In 2015, Mannion appeared on NPR’s Diane Rehm Show to discuss badly needed reform efforts of the Vatican Bank. And after the Pennsylvania grand jury report documenting clerical sexual abuse was released in summer 2018, Mannion took to TIME Magazine to offer a blistering criticism of U.S. bishops and a call for accountability.
Department of Theology Chair and Berkley Center Senior Research Fellow William Werpehowski said of Mannion, “Gerard was a remarkably active and significant presence here in the department and in the university at large. He was also an astute and lively public theologian who wrote with clarity and insight.”
Pursuing Personal Passions
Mannion’s many scholarly pursuits and public engagements did not prevent him from following personal passions, and beginning about four years ago, he found a way to bring the personal and professional together in the Global Irish Studies Initiative at Georgetown University.
An Irish citizen himself, Mannion teamed up with colleagues Irene Jillson and Cóilín Parsons to build off of Georgetown’s many current and historical Irish ties in order to form an ambitious initiative designed to pioneer new research and teaching efforts focused on Irish studies.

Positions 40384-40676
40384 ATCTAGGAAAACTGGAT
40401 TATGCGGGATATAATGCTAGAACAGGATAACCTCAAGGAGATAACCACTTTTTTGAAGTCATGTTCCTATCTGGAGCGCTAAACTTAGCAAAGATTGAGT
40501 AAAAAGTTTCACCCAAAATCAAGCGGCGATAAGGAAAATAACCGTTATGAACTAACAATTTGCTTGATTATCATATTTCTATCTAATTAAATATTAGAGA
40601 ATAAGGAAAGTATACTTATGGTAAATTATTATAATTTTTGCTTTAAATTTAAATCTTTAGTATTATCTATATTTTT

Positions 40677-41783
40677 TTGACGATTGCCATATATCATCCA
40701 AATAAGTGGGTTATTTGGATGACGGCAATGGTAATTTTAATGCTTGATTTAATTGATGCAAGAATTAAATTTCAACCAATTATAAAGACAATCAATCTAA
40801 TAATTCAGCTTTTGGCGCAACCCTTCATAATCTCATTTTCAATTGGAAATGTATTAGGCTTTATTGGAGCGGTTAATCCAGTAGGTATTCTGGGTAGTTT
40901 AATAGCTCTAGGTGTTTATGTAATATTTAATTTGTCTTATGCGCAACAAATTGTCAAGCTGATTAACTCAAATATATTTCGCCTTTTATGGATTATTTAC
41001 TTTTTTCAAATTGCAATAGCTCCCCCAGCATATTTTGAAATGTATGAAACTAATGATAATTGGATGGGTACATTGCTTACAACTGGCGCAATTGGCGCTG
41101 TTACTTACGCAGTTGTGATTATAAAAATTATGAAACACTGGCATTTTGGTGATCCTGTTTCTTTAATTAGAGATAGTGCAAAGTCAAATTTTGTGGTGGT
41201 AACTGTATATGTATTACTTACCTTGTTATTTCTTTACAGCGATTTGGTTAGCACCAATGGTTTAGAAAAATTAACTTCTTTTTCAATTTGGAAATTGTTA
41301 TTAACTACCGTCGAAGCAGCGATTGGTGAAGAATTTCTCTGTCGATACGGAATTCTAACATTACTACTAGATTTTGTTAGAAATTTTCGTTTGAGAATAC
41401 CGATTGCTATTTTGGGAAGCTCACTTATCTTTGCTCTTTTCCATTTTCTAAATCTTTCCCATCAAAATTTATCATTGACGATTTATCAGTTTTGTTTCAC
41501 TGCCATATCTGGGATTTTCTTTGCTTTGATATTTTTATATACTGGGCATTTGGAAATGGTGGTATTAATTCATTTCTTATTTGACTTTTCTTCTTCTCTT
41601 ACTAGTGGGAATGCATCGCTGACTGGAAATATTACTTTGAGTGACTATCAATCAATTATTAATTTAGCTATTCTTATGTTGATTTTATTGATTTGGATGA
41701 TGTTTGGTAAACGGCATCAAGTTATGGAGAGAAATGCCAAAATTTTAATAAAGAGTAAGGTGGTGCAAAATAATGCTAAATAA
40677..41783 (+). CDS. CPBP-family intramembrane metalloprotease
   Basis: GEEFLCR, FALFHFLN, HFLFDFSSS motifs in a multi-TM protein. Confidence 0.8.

The initiative also serves to raise the profile of global Irish studies, including high-level events, such as “A Generation of Peace: Northern Ireland, Then and Now,” which focused on the legacy and durability of the Good Friday Agreement and included reflections from agreement negotiator George Mitchell.
A Sincere Colleague
Alongside Mannion’s many public outreach efforts were his attempts to build community and foster a collegial environment at the center. Associate Director for Programs and Outreach Claudia Winkler recalls fondly how personable Mannion was:
“I still remember the first time I got to know Gerard. It was the day of the center's annual summer outing some years ago. When some staff members decided to continue their conversations at a local restaurant, other faculty members went home, but Gerard joined us, and that really struck me. He was a serious scholar, but he never took himself too seriously. He was always genuine and kind and was able to connect with people on an intellectual and a personal basis.”
Reflecting on Mannion’s passing and his role in the center, Berkley Center Director Shaun Casesy added, “We are deeply saddened and shocked by the news of the untimely death of our friend and beloved colleague Gerard Mannion. Gerard was a widely published, internationally renowned scholar who was a stalwart member of the Berkley Center faculty. We extend our condolences to his family, and we rejoice in his memory.”
A memorial Mass was held at Dahlgren Chapel on Friday, October 4 at 3:30 p.m. A reception followed in the Dahlgren Quadrangle.
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Noted Irish Theologian and Ecumenist Gerard Mannion Dies at 48
National Catholic Reporter
September 27, 2019
Theology Studies Professor Gerard Mannion Dies